Also while in Casma I was able to assess the conditions of the packaging and storage of our collections to ensure their long-term preservation. I took the opportunity to perform some conservation work on the feathered shield we discovered at Pañamarca in 2010. This work consisted primarily in rehousing the shield in a sturdy archival box and with acid-free paper that I brought with me from the United States. I also installed a temperature and humidity monitor within the storeroom. During this museum stay I selected carbon samples from our collections and began the process of requesting government permission to export them to the United States for radiocarbon dating. That process was completed in November and the samples are presently on their way to the laboratory for testing.
Traveling further north from Casma to Trujillo, I continued my series of meetings with archaeologists and conservators working in the area, including some members of my own project whom I had not seen in nearly four years. The culminating moment of this two-week visit to Peru was a public, Spanish-language, lecture that I gave to a standing room only audience on a Friday evening at the Museo de Arqueología, Antropología e Historia of the Universidad Nacional de Trujillo. It was a tremendous honor to be given this forum to share the results of our intensive research project with colleagues, with anthropology and archaeology students, and with the community of Trujillo.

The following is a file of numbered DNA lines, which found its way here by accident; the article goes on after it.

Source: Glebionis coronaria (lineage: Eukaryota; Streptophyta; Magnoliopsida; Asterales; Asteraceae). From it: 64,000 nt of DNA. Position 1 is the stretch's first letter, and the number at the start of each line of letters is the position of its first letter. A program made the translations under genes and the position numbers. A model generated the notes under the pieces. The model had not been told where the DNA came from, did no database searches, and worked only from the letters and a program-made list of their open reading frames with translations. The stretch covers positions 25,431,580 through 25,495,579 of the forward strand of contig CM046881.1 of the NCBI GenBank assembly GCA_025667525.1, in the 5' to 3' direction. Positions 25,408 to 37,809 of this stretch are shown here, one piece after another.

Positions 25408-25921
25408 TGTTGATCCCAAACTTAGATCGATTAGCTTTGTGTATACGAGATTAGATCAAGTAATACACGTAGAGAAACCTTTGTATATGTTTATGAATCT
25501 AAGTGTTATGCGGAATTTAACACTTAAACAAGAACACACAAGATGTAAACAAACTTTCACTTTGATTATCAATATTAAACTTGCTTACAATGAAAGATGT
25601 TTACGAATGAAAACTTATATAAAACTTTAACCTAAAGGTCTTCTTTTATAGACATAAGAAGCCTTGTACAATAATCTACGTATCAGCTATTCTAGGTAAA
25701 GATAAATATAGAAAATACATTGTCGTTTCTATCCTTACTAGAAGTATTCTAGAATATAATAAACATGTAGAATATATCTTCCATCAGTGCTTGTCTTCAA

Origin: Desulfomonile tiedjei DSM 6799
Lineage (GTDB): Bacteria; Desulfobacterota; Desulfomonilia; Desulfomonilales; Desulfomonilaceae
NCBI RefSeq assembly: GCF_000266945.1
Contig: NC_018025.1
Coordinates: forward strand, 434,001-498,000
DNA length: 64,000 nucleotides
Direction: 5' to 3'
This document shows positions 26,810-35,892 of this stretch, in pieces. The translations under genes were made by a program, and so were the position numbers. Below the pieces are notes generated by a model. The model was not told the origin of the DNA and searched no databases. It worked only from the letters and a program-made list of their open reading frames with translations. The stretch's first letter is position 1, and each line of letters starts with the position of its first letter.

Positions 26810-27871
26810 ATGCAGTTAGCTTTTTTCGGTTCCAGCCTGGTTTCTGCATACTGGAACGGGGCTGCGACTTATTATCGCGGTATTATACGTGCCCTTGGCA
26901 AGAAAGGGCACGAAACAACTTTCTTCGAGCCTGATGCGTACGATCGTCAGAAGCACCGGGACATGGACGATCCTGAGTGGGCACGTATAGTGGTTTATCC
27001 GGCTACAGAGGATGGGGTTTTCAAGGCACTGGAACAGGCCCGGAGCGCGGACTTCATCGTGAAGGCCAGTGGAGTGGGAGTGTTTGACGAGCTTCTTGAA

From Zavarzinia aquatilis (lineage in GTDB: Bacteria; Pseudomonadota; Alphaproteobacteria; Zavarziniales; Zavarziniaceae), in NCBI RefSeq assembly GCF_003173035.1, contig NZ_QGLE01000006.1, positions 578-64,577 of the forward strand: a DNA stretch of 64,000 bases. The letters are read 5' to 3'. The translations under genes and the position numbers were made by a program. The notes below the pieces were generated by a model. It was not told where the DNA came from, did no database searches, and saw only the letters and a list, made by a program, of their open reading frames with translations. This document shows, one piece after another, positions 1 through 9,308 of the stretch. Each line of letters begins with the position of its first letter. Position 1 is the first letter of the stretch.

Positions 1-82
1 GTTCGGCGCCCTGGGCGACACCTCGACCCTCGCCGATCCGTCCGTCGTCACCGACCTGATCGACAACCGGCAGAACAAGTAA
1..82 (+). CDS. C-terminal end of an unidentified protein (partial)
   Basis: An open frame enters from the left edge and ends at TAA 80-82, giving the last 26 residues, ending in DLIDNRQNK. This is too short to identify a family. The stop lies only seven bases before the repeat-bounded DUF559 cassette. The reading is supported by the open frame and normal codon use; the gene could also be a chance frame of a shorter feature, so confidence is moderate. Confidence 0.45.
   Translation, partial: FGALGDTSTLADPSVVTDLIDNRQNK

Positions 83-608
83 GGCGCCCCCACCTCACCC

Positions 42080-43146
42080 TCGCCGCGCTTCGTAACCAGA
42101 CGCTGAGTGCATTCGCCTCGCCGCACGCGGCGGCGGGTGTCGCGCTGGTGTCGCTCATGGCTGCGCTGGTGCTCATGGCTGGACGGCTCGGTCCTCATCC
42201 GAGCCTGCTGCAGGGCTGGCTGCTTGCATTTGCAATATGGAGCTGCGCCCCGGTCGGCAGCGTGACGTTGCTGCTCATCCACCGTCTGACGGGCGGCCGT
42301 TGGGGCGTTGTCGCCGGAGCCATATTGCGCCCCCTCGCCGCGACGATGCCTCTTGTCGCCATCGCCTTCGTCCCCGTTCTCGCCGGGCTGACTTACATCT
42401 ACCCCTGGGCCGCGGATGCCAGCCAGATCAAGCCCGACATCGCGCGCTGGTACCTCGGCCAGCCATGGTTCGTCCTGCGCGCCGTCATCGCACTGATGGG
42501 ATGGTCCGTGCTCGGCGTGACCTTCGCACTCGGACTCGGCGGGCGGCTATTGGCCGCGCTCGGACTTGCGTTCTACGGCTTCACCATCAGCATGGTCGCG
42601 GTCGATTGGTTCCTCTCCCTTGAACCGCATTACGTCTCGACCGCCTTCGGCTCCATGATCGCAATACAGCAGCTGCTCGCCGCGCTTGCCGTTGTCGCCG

I am immensely grateful to the Wenner-Gren Foundation for its support of these activities and continued conversations about this research with Peruvian colleagues and stakeholders. These conversations are still ongoing several months later, as we are making new plans for future endeavors, conferences, seminars, and publications. The Engaged Anthropology Grant gave me the opportunity to cultivate these relationships, which are essential to research and to our common mission to discover and make known as much as we can about the ancient American past and the cultural and artistic traditions of its people.